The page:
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These 5 cookbooks help keep Thanksgiving simple — and focused on family

Catie Dull

When it comes to Thanksgiving, some of us are habitually better at the "thanks" part than others. But this year, a heartwarming surge of true gratitude is primed to sweep the nation as many of us drive, fly, and ride to our first in-person extended family gatherings since before the pandemic began.

And while it may be tempting to pull out all the stops with a head-turning parade of culinary masterpieces, I'd vote for going simple this year: Get everybody fed with a spread that's ample, crowd-friendly and relatively unfussy — so you can actually spend time with each other.

With that in mind, here's a guide to a handful of foolproof cookbooks that can help steer you through both the day and the season — without setting off the smoke alarms, requiring last-minute trips to the store, or pitting you against the global supply-chain blues.

The Complete Autumn and Winter Cookbook

Reassuringly hefty and comprehensive, The Complete Autumn and Winter Cookbook by America's Test Kitchen has you covered with a seemingly endless array of seasonal fare. Whether you're hunting down a last-minute recipe for the big bird ("One-pan Roast Turkey Breast with Herb Stuffing"), or you want to make a whole lot of cocktails fast ("Big-Batch Boulevardiers"), or you need an entire chapter of pumpkin recipes you can safely ignore for the other 10 months of the year, this overstuffed compendium is guaranteed to warm you from the inside out. (Or possibly, if you overeat from November to February like I do, from the outside in.)

Milk Street Fast & Slow

When it comes to managing kitchen logistics at holiday time, every cook knows that oven and stovetop space is precious, especially for side dishes. Hence the value of a smart strategy for your secondary appliances: your slow cooker, pressure cooker, or the switch-hitting Instant Pot. Milk Street Fast & Slow by Christopher Kimball bills itself as an official Instant Pot cookbook, but there's no reason you can't use it for any countertop cooker. Every recipe offers a slow version (which will take care of itself while you sleep or make another batch of cookies) and a fast version (which will give you back those 90 minutes you lost somehow while peeling the sweet potatoes and catching up with your cousin.) Whether you make your Braised Red Cabbage with Apples, your Spicy Collard Greens with Tomatoes and Peanuts, your Black Beans with Bacon and Tequila in 20 minutes or 7 hours, this book will turn you into a Thanksgiving time ninja.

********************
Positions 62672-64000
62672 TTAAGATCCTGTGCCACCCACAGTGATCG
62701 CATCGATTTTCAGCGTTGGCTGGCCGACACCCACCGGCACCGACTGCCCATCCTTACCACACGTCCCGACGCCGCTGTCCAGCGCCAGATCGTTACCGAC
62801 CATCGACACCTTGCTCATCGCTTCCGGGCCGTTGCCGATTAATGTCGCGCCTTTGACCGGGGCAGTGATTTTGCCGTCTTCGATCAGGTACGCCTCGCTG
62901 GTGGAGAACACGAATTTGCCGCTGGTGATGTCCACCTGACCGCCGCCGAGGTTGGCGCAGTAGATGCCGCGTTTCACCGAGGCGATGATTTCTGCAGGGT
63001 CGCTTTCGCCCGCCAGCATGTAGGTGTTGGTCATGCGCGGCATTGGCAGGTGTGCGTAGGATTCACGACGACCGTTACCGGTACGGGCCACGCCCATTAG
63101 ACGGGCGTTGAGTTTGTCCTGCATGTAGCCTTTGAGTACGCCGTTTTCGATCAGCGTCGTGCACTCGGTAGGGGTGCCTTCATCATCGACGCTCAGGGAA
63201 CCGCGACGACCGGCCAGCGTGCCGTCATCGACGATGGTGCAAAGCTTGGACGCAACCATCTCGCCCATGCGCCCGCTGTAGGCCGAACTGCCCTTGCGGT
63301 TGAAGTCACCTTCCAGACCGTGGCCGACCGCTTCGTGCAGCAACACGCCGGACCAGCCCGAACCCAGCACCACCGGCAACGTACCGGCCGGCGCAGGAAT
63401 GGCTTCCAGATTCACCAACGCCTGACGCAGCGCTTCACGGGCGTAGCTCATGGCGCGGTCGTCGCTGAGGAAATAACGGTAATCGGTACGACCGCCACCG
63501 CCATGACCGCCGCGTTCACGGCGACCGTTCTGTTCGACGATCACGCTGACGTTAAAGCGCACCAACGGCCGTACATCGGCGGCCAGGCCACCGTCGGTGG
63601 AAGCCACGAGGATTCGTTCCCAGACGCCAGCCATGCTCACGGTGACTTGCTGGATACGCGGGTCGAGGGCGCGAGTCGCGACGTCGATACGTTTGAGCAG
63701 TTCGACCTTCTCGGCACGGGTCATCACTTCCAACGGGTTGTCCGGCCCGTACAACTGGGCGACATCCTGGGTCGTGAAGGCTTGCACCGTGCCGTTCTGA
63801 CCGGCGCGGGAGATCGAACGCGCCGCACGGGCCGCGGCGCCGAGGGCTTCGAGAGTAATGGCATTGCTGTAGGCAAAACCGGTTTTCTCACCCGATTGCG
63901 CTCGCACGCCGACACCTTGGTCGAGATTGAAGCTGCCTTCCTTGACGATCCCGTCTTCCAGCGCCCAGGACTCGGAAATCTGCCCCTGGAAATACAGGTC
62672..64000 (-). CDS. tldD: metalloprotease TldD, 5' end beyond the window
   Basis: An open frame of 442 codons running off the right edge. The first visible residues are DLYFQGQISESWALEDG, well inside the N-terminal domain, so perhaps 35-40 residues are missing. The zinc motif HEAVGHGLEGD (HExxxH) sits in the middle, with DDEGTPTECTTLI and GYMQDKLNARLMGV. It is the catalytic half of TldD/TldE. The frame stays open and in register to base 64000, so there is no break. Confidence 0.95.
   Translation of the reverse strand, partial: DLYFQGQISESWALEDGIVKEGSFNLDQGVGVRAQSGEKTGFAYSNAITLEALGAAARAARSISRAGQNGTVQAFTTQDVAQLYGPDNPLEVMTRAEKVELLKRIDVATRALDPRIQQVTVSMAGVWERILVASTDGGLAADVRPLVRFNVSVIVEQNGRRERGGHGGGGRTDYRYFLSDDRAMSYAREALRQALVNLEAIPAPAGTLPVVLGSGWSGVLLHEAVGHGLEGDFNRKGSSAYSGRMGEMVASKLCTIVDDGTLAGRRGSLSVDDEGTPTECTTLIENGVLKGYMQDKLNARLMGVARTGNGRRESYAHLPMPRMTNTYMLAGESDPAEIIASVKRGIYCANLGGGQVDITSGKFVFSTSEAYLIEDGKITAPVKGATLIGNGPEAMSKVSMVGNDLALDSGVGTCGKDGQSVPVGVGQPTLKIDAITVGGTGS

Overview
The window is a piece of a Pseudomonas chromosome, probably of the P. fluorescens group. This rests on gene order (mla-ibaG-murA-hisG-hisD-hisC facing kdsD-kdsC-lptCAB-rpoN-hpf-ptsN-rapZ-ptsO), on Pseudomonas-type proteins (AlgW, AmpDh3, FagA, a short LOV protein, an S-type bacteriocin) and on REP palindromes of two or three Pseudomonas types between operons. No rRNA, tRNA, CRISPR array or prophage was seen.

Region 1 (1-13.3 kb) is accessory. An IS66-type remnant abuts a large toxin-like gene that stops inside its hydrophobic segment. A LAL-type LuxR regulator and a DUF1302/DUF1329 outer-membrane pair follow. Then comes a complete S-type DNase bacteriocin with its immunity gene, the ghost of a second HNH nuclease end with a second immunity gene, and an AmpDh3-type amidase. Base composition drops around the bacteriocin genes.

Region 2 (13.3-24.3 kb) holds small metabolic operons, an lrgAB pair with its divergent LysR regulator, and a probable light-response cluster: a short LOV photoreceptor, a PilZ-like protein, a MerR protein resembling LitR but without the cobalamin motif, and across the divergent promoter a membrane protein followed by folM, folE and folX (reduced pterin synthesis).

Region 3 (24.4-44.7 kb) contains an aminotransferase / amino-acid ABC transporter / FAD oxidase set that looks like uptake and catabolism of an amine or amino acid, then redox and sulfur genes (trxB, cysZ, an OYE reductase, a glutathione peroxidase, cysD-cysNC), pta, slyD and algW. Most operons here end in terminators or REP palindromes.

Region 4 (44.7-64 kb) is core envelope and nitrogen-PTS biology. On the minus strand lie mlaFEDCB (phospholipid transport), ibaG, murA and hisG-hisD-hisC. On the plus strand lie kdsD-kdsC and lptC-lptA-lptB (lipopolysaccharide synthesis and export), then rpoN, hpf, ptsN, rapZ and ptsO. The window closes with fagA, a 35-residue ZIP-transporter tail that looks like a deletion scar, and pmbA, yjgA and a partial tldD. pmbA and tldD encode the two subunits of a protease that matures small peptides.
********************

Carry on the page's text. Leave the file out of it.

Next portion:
Grains for Every Season

The bigger your family, the greater the likelihood you'll need to accommodate a wide variety of diets. Hence one can't overestimate the value of a good plant-based cookbook. One of the year's most versatile is Grains for Every Season by Joshua McFadden and Martha Holmberg. Whether you've never quite figured out your way around farro or you just want more quinoa in your life, these whole grains can radically alter your definition of breakfast (Millet Morning Porridge), entrées (Meat Loaf with Barley and Mushrooms), breads (Spelt Buttermilk Biscuits), and sweets (Chocolate Rye Brownies with Cashew Swirl).

Baking with Dorie: Sweet, Salty & Simple

Surely holidays aren't holidays without a dessert spread that makes you groan at the very sight of it. This year's Dorie Greenspan book, Baking with Dorie: Sweet, Salty & Simple is an efficiently curated selection of confections in every shade of chocolate, cranberry, pecan and more. These are the most accessible of indulgences: low-fuss cakes (Apricot and Pistachio-Olive Oil Cake), generous pies (Apple Galette), cookies of all textures and to all tastes (Coffee-Anise Stars! Maple-Bacon Chocolate Chip Cookies!), and only the easy pastries (cream puffs and meringues). There's even some useful savory sides (Asparagus-Lemon Quiche) and a passel of quickbreads for hungover morning snacking the day after.

All About Dinner

And finally, because before and after the big day you need lots of easy meals for yourself and any out-of-town guests who happen to be couch-surfing in your living room, there's Molly Stevens' All About Dinner, which takes what is usually a 20-page "Main Dishes" section of a cookbook and blows it up into a whole volume chock-full of one-pot suppers, from Cider-Braised Pork Ragout to Fettuccine with Cauliflower, Anchovies, Olives and Toasted Bread Crumbs to Roasted Halibut with Chile-Lime Butter Sauce. It also contains my now-favorite potluck side dish, Celery Salad with Apricots and Candied Almonds, and the best possible way I can think of to use up your leftover turkey: Turkey and Vegetable Potpie.

No matter what you make or who you make it for, go easy on yourself. If you forgot to reserve a turkey, nothing's wrong with your regular weekday roast chicken or a mushroom lasagna. One pie instead of four will do; the dishes can wait. Save your energy to spend with family and friends, because with any luck, this year your Thanksgiving and mine will be about literal face time — not FaceTime. How can one possibly not be thankful for that?

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T. Susan Chang regularly writes about food and reviews cookbooks for The Boston Globe, and the Washington Post. She's the author of A Spoonful of Promises: Recipes and Stories From a Well-Tempered Table (2011). She lives in western Massachusetts, where she also teaches food writing at Bay Path College and Smith College. She blogs at Cookbooks for Dinner.
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